The oldest old (people age 90 or over) are the fastest growing age group in the United States. University of California, Irvine, researchers studied dementia rates among 395 participants (average age, 93) in the 90+ Study, a large study of a southern California retirement community (Peltz et al., 2011). Each year, more than 8 percent of the cognitively normal participants developed dementia. For those with MCI or other cognitive problems, the conversion rate was as high as 40 percent. The results of this study suggest that the oldest old, particularly those with MCI, have very high rates of dementia and will present a growing public health burden over the next decades.
Currently, Alzheimer’s disease is usually diagnosed in two ways. The first is by clinical examination of patients, including tests of cognitive abilities such as memory, problem solving, attention, and language. The second is by neuropathological examination after death, in which brain tissue is examined under the microscope for characteristic signs of disease such as plaques and tangles. In April 2011, the clinical diagnostic criteria for Alzheimer’s disease were revised for the first time in 27 years by a series of expert panels convened by National Institute on Aging and the Alzheimer’s Association. The new clinical criteria incorporate a deeper understanding of Alzheimer’s disease, recognizing that the symptoms of the disease develop gradually over many years. The new clinical guidelines describe the earliest preclinical stages of the disease, as well MCI and dementia due to Alzheimer’s pathology. For more on the updated guidelines, go to www.nia.nih.gov/research/dn/alzheimers-diagnostic-guidelines .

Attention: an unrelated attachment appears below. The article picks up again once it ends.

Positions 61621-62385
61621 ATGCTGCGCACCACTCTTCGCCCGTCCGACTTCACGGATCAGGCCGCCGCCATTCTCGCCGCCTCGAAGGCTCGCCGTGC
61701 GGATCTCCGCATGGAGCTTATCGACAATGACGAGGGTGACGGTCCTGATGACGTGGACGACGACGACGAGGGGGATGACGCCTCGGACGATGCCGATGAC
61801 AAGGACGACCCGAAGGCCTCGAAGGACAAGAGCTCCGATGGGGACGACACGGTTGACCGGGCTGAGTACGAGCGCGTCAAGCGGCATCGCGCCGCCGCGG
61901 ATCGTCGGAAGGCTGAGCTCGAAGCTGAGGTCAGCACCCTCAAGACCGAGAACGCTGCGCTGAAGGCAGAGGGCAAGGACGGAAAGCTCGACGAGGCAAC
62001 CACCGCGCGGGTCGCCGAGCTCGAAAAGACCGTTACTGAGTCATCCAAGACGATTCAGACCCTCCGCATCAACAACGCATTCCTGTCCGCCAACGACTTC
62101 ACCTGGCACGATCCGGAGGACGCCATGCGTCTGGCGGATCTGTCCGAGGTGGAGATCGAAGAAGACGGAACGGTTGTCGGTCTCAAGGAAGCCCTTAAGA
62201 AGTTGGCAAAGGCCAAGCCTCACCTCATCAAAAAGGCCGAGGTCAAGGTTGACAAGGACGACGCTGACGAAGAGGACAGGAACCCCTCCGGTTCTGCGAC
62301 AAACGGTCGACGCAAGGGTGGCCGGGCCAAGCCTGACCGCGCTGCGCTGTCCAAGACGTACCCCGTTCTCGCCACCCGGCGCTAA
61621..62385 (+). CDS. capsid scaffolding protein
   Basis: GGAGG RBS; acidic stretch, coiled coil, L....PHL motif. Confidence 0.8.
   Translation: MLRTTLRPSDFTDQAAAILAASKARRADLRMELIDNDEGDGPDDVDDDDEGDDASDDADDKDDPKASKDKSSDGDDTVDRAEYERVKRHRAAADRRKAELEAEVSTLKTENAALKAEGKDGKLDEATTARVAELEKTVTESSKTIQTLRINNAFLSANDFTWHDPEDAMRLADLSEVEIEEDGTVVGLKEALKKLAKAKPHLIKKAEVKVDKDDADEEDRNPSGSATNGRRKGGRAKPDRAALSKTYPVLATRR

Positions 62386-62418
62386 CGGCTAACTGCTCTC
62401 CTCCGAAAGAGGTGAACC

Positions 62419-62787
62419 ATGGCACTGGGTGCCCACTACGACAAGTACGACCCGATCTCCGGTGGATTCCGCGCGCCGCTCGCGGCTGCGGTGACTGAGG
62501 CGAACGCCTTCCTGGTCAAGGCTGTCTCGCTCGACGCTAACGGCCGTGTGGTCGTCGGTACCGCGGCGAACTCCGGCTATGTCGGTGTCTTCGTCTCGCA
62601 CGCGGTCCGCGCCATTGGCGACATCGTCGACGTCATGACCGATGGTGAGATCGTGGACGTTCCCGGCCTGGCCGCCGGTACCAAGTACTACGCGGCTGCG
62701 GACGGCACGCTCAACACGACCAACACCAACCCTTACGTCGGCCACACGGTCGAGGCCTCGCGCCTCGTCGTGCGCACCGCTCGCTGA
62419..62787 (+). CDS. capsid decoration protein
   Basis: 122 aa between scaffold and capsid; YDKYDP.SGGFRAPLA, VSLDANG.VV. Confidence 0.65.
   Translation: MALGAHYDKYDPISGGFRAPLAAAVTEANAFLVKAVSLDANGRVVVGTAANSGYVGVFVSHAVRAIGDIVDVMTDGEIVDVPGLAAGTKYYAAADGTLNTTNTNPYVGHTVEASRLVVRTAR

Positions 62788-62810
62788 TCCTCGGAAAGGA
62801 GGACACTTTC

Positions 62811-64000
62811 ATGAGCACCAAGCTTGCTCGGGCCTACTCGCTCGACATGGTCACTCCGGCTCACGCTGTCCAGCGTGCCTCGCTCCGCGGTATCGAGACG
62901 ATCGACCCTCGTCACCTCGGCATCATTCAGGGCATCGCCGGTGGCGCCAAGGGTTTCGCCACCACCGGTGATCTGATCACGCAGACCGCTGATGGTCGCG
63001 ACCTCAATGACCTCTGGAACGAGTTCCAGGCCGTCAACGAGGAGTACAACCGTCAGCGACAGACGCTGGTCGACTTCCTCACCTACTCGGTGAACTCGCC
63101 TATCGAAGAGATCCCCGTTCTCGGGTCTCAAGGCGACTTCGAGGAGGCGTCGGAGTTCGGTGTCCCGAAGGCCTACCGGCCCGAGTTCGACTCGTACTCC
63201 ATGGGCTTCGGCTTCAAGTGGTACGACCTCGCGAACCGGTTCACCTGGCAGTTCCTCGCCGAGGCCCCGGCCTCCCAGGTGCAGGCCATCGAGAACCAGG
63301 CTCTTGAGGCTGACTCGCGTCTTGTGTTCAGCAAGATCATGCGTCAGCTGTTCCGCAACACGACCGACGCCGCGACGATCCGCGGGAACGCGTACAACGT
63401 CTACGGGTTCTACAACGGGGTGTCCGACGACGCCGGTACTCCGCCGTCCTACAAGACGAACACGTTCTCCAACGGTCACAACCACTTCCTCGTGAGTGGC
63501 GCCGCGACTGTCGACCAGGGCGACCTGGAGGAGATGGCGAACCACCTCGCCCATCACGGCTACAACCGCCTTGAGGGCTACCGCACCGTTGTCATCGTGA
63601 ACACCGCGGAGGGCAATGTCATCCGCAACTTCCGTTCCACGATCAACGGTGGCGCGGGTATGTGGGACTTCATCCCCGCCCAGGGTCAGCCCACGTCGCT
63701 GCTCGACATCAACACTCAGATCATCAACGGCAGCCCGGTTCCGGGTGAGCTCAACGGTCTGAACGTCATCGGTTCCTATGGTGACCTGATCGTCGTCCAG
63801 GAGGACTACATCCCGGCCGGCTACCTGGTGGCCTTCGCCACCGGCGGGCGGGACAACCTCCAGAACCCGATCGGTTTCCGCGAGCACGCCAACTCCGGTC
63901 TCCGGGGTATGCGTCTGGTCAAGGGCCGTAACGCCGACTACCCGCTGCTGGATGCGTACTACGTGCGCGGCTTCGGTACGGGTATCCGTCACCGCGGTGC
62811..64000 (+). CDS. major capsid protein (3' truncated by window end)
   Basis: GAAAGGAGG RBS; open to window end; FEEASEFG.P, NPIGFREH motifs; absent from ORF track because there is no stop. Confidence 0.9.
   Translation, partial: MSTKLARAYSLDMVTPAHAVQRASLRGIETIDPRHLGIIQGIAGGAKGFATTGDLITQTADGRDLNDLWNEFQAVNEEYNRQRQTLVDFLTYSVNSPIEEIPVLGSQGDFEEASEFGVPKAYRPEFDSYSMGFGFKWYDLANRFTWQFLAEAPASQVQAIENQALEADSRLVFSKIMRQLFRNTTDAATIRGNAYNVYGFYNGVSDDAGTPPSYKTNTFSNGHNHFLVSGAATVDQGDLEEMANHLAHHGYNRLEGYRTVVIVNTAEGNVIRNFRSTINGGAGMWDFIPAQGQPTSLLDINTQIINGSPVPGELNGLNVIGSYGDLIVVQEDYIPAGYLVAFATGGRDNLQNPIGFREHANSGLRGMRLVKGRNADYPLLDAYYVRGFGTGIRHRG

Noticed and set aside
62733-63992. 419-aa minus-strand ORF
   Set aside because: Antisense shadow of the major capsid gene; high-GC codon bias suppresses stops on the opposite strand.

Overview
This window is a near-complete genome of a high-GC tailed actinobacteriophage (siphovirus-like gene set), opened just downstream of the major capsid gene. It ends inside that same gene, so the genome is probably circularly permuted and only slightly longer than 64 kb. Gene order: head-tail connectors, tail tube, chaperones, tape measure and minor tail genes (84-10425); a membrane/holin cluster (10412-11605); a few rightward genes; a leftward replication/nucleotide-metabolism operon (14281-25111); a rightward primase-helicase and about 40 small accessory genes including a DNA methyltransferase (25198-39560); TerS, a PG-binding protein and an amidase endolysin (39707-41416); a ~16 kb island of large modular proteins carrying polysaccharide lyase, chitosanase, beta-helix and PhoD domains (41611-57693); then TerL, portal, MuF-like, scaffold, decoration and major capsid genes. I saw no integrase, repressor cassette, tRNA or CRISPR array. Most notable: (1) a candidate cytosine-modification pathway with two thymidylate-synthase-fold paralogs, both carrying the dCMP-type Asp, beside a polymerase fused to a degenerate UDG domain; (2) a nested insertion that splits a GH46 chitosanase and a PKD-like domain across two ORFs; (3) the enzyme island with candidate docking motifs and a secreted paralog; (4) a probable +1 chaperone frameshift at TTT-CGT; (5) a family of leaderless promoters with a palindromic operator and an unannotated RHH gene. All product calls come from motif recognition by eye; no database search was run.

In late 2011, the neuropathology guidelines for Alzheimer’s disease—in use since 1997—were similarly updated to reflect advances in diagnosing the disorder in brain tissue. The new guidelines incorporate a new understanding of the relationship between the clinical and neuropathological signs of the disease. In contrast to the old guidelines, the new ones no longer require that individuals receive a diagnosis of dementia while living in order for their brains to be examined for signs of Alzheimer’s disease after death. This change reflects the realization in recent years that the brains of many cognitively normal older individuals contain significant amounts of amyloid plaque, which may represent the early stages of Alzheimer’s disease.
In the new guidelines, inspection of brain tissue for the presence of plaques and tangles remains central to diagnosis. However, the guidelines now ask pathologists to report in more detail the amounts and locations of plaques and tangles within the brain, and to check for them even in the brains of people who appeared free of dementia while living.
The new guidelines also require that brains be examined for signs of other diseases that may contribute to cognitive decline, such as cerebrovascular disease or Lewy body disease, and which often coexist with Alzheimer’s in the brains of older people. Finally, the new guidelines recommend that in research settings, genetic risk markers and new biomarkers be used in conjunction with neuropathological and clinical data to follow the progression of the disease and to study its underlying mechanisms (Hyman et al., 2012).